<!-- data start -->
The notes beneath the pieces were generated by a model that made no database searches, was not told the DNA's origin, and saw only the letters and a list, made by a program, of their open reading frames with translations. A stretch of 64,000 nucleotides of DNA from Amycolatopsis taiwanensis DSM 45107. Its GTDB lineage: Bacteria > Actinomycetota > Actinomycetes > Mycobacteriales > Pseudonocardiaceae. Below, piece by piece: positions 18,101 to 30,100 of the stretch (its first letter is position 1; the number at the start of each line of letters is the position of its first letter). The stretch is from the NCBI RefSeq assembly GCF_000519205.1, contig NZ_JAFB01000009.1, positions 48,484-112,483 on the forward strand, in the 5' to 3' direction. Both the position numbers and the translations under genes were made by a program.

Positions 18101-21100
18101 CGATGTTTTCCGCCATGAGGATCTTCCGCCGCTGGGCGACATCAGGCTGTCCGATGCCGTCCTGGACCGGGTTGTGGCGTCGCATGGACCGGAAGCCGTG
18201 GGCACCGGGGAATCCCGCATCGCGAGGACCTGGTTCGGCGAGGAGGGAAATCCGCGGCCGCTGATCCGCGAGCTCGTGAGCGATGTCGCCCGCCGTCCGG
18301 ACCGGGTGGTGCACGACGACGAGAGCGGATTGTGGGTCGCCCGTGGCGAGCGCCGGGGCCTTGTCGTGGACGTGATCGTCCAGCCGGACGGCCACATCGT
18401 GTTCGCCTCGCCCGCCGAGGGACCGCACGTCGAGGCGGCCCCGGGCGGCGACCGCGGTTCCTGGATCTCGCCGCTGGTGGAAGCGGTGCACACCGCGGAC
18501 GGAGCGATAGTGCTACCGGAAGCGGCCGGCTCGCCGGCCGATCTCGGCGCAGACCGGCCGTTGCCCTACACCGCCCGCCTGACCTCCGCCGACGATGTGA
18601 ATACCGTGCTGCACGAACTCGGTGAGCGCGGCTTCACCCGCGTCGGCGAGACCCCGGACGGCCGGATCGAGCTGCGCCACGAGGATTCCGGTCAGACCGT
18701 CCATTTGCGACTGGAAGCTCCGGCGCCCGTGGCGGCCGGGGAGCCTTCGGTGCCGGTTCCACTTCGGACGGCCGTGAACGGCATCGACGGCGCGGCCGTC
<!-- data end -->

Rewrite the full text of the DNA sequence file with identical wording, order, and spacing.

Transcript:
The notes beneath the pieces were generated by a model that made no database searches, was not told the DNA's origin, and saw only the letters and a list, made by a program, of their open reading frames with translations. A stretch of 64,000 nucleotides of DNA from Amycolatopsis taiwanensis DSM 45107. Its GTDB lineage: Bacteria > Actinomycetota > Actinomycetes > Mycobacteriales > Pseudonocardiaceae. Below, piece by piece: positions 18,101 to 30,100 of the stretch (its first letter is position 1; the number at the start of each line of letters is the position of its first letter). The stretch is from the NCBI RefSeq assembly GCF_000519205.1, contig NZ_JAFB01000009.1, positions 48,484-112,483 on the forward strand, in the 5' to 3' direction. Both the position numbers and the translations under genes were made by a program.

Positions 18101-21100
18101 CGATGTTTTCCGCCATGAGGATCTTCCGCCGCTGGGCGACATCAGGCTGTCCGATGCCGTCCTGGACCGGGTTGTGGCGTCGCATGGACCGGAAGCCGTG
18201 GGCACCGGGGAATCCCGCATCGCGAGGACCTGGTTCGGCGAGGAGGGAAATCCGCGGCCGCTGATCCGCGAGCTCGTGAGCGATGTCGCCCGCCGTCCGG
18301 ACCGGGTGGTGCACGACGACGAGAGCGGATTGTGGGTCGCCCGTGGCGAGCGCCGGGGCCTTGTCGTGGACGTGATCGTCCAGCCGGACGGCCACATCGT
18401 GTTCGCCTCGCCCGCCGAGGGACCGCACGTCGAGGCGGCCCCGGGCGGCGACCGCGGTTCCTGGATCTCGCCGCTGGTGGAAGCGGTGCACACCGCGGAC
18501 GGAGCGATAGTGCTACCGGAAGCGGCCGGCTCGCCGGCCGATCTCGGCGCAGACCGGCCGTTGCCCTACACCGCCCGCCTGACCTCCGCCGACGATGTGA
18601 ATACCGTGCTGCACGAACTCGGTGAGCGCGGCTTCACCCGCGTCGGCGAGACCCCGGACGGCCGGATCGAGCTGCGCCACGAGGATTCCGGTCAGACCGT
18701 CCATTTGCGACTGGAAGCTCCGGCGCCCGTGGCGGCCGGGGAGCCTTCGGTGCCGGTTCCACTTCGGACGGCCGTGAACGGCATCGACGGCGCGGCCGTC